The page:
Rubio talks about Emanuel, foreign policy

Rep. Trey Gowdy (from left), presidential candidate Marco Rubio and U.S. Sen. Tim Scott appeared Monday at the North Charleston Performing Arts Center.

Before Florida senator and GOP presidential hopeful Marco Rubio appeared before hundreds of voters at a North Charleston town hall Monday night, he made a quiet trip downtown to visit Emanuel AME Church, where nine parishioners were murdered June 17.

U.S. Sen. Tim Scott, R-S.C., asked Rubio to talk about the visit during the end of their presidential town hall, which drew more than 500 people. Scott said he was moved by Rubio’s visit, which took place away from the media.

“The president is not just the leader of our government. He is also the leader of our people,” Rubio said. “We do have challenges, and I understand people are angry... While we have a right to be angry and while we should use that anger to act, we should not ever use that anger to define us as a nation or as a people.”

Rubio said one of the great stories from Charleston is the aftermath of the tragedy, in which surviving families forgave the suspect almost immediately. “I want you to understand the impact that had on our country,” he said, adding it was a true display of faith.

Before the event, Rubio met with reporters and made it clear that the Emanuel tragedy and similar shootings have not made him more interested in gun control legislation.

“It’s important to remember those tragedies were the result of an individual, not a weapon, a person who made a decision to kill people. Gun laws are only followed by law-abiding people.”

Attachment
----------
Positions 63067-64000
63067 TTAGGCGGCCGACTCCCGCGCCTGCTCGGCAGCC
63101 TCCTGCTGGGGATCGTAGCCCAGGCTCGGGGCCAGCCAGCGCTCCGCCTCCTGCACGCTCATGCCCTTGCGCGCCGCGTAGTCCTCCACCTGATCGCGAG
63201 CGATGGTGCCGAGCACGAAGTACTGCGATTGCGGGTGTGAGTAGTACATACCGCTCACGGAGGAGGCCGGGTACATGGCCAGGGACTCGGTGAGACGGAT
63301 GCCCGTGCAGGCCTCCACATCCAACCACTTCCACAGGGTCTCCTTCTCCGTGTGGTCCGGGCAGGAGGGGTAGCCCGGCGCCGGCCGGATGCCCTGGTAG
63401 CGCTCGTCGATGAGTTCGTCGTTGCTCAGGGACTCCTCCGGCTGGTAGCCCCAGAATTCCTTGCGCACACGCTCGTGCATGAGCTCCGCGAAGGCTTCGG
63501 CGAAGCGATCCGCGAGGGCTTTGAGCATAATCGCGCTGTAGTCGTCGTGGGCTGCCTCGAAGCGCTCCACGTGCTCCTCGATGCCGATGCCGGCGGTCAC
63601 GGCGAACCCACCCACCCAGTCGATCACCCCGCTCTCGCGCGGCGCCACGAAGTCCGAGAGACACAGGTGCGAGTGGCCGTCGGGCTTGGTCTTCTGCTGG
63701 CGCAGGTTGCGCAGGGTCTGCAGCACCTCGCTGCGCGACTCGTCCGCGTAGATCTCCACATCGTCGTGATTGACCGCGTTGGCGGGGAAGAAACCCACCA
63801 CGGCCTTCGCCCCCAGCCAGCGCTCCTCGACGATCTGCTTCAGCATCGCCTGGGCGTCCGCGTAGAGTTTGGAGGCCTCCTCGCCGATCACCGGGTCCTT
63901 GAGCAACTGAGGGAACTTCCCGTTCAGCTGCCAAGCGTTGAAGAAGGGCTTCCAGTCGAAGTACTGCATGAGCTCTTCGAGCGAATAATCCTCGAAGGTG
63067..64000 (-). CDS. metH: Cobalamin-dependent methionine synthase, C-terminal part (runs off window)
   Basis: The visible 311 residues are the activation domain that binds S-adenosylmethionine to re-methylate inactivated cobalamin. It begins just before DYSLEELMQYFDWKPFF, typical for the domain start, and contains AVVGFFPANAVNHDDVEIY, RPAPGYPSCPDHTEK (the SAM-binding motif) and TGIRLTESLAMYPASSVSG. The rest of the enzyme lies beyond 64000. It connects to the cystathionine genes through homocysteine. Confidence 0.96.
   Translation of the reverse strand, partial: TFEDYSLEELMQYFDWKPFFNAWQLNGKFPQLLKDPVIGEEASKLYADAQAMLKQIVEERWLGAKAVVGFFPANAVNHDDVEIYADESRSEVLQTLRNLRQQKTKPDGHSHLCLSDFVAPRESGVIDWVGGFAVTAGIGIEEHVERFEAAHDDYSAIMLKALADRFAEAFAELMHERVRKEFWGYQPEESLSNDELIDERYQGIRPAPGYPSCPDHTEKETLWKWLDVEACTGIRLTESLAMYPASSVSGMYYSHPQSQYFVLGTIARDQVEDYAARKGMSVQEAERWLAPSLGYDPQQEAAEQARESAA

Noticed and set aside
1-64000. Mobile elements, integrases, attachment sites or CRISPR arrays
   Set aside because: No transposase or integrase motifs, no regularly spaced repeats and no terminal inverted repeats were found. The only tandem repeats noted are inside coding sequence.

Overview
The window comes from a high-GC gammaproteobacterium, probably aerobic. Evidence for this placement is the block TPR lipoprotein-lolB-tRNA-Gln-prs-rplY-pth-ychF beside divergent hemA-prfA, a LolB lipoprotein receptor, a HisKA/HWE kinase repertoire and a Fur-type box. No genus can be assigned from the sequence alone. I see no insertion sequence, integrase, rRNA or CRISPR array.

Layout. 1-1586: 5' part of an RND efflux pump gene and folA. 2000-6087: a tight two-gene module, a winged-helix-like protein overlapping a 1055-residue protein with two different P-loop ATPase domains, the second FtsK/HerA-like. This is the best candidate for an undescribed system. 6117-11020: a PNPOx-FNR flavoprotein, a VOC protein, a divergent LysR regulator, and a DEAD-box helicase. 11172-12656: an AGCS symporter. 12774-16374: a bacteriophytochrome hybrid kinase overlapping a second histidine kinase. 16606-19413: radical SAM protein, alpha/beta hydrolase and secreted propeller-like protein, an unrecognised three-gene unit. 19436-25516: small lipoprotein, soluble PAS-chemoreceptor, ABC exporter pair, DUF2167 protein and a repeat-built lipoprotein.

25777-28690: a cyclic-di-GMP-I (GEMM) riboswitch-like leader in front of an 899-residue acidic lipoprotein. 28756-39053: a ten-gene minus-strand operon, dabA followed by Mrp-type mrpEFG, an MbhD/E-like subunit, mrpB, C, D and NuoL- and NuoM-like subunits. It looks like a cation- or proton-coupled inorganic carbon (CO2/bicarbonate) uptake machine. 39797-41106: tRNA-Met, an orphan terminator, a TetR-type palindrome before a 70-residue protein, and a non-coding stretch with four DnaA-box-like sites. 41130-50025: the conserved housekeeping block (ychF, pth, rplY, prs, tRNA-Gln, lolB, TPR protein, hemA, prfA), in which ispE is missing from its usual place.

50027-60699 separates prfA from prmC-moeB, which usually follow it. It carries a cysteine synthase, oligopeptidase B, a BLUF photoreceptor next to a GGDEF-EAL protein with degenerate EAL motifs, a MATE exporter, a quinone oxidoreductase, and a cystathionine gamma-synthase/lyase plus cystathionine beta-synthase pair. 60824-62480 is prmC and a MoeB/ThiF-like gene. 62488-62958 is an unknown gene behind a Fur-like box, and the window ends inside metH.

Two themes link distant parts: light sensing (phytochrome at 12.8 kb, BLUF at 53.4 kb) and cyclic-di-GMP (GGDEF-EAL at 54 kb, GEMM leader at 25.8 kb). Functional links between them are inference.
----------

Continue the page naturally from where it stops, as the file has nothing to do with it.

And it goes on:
During the town hall event, it was Rubio’s responses to foreign policy questions that drew the biggest applause. Most of the crowd gave him a standing ovation when he pledged, if elected, to reimpose the sanctions on Iran on his first day in office — sanctions that President Barack Obama plans to ease in return for that country taking steps not to pursue nuclear weapons.

“And then I will ask Congress to increase them, and I will back it up by the credible threat of military force,” Rubio added. “This agreement is not a treaty. It’s not binding on the next administration.”

He also got rousing applause when he discussed how he would try to defeat ISIS.

“ISIS is growing today because they’ve convinced young people around the world that they’re invincible. We have to prove that they’re not,” he said. “I believe in the short term, we need high profile, special operations attacks on them that capture their leaders, video the whole thing and post it on Facebook and Twitter.”

Rubio is among the first Republican presidential hopefuls to appear at one of Scott’s town hall events in the run-up to South Carolina’s first-in-the-South GOP primary next year.

Scott and Rubio were joined on stage by U.S. Rep. Trey Gowdy, R-S.C., who alternated asking the Florida senators questions previously submitted by Lowcountry voters.

The questions all stuck to policy — none of his fellow Republican challengers were mentioned, not even controversial frontrunner Donald Trump.

Rubio talked about his background, including his father’s journey from Cuba to a bartending job in Florida to raising four children. “That journey from behind that bar to where I stand here tonight is the essence of the American dream,” he said. “And that’s not just my story. That’s your story.”

Rubio was among the group of Republican senators who previously backed a comprehensive immigration reform, but Rubio said Monday the problem won’t ever be solved by “a massive comprehensive approach.”

He said the country first must secure its borders so fewer get here illegally, then it must modernize its legal immigration system and then it can deal with the approximately 11 million here illegally. “But that’s not even going to be able to be up for discussion until you do the other two things first,” he said.

And, regarding Social Security and Medicare, he said, “If we act now, we can save Medicare and Social Security, balance our budget ... and not change for anyone 55 years old or older,” he said. “It’s going to look different for me and future generations behind me. By the way, it’s going to look different either way. It’s either not going to exist or we reform it.”

Reach Robert Behre at 937-5771.